just-auto.com

USA: New vehicle buyers trust dealers more than doctors, lawyers and journalists - survey

By just-auto.com editorial team | 31 January 2005

New vehicle buyers rank their franchise new car dealer nearly as trustworthy as law enforcement and more so than the health care, insurance and legal industries and the news media, according to a survey released at the weekend by Automotive Retailing Today (ART), a coalition of major automobile manufacturers and dealer organizations.

The survey's release coincided with the National Automobile Dealers Association convention in New Orleans.

"It's gratifying that our customers acknowledge the effort we put into winning their confidence and trust," ART chairman Alan Starling said. "Buyers are telling us they like what they encounter at their local dealers, and women and minority buyers give us especially high marks."

In the new research, conducted by Harris Interactive, car purchasers rated the trustworthiness of their car dealership 68.4 on a 100-point scale, nearly as high as the score they gave to law enforcement (69.5), and higher than the health care (52.8), insurance (48.9) and legal (48) industries and the media (43.8). Car buyers also trusted their dealership more than the motor dealership industry in general (46.5), revealing that stereotypes about the industry diminish as customers experience the dealership.

"The latest survey results should put to rest once and for all the old perceptions about automobile dealers," Starling noted. "The high trust ratings from our buyers are particularly gratifying. This is a highly competitive business, so dealers who earn their customers' trust and respect have a strategic advantage."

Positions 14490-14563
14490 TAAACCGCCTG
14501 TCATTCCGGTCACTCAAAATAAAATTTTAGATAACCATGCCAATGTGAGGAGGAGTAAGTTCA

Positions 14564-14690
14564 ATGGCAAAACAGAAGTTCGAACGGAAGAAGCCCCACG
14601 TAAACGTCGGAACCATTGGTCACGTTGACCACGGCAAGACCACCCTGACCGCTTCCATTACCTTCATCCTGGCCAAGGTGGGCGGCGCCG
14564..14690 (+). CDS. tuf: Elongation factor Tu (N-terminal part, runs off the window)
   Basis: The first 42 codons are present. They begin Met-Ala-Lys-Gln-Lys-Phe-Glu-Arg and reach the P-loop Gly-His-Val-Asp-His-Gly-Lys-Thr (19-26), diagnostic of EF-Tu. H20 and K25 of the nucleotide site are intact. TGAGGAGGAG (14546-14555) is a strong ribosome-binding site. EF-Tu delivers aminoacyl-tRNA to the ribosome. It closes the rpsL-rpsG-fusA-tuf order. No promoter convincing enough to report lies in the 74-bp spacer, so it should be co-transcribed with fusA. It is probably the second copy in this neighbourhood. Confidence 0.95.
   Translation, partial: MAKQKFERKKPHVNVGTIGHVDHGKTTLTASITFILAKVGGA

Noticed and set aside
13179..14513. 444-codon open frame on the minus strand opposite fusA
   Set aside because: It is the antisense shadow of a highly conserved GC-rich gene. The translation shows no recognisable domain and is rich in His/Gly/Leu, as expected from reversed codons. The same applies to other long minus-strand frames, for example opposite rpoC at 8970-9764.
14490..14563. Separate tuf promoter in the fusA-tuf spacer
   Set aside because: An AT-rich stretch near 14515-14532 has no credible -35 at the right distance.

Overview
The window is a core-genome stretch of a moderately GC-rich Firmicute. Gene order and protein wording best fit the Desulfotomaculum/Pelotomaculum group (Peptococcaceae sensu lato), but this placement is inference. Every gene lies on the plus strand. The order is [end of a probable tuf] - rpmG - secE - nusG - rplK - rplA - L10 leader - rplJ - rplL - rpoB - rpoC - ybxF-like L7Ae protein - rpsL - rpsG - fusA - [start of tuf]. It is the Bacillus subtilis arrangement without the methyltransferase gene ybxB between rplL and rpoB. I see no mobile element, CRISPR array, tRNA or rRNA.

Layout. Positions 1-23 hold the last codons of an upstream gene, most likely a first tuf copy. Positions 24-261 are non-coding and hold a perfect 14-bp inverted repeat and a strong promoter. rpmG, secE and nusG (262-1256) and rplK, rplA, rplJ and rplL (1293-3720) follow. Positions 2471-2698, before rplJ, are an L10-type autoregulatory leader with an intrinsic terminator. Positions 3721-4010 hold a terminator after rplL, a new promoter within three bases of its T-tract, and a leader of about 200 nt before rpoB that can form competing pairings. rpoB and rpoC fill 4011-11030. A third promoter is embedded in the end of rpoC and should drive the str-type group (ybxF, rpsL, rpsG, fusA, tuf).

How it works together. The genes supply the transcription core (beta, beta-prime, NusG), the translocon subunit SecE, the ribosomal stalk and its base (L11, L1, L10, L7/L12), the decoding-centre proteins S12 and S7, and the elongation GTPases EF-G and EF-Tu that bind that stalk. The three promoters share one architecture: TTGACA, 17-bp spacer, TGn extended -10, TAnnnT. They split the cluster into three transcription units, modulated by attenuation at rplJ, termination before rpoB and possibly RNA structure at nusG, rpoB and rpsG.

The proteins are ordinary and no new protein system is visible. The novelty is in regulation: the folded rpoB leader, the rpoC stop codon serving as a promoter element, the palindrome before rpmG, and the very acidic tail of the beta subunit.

The survey noted an inconsistency between those who have recently made a purchase and those who have not. Car buyers gave their dealers an average trust score of 68 out of 100 - compared to a score of 41 for dealers in general from those who have not shopped for a new vehicle.

The research also shows that the greater the interaction with today's auto dealers, the more positive the customer's experience. Sixty-three percent of those who shopped but did not buy indicated that their experience was positive, compared to 81% of those who purchased a vehicle.

ART encourages consumers to educate themselves from as many sources as possible-including manufacturers, dealers and independent third parties-before undertaking the purchase experience to make it more efficient. Its own website now lists top tips and links to help consumers make savvy purchases.

"Today's new vehicle buyers arrive in showrooms smarter and better prepared to discuss what they want," Starling said. "We are pleased with this heightened awareness and participation, and dealer personnel are emphasising full disclosure and openness as trust-building factors."

The telephone survey of 1,664 individuals was conducted in June and July 2004.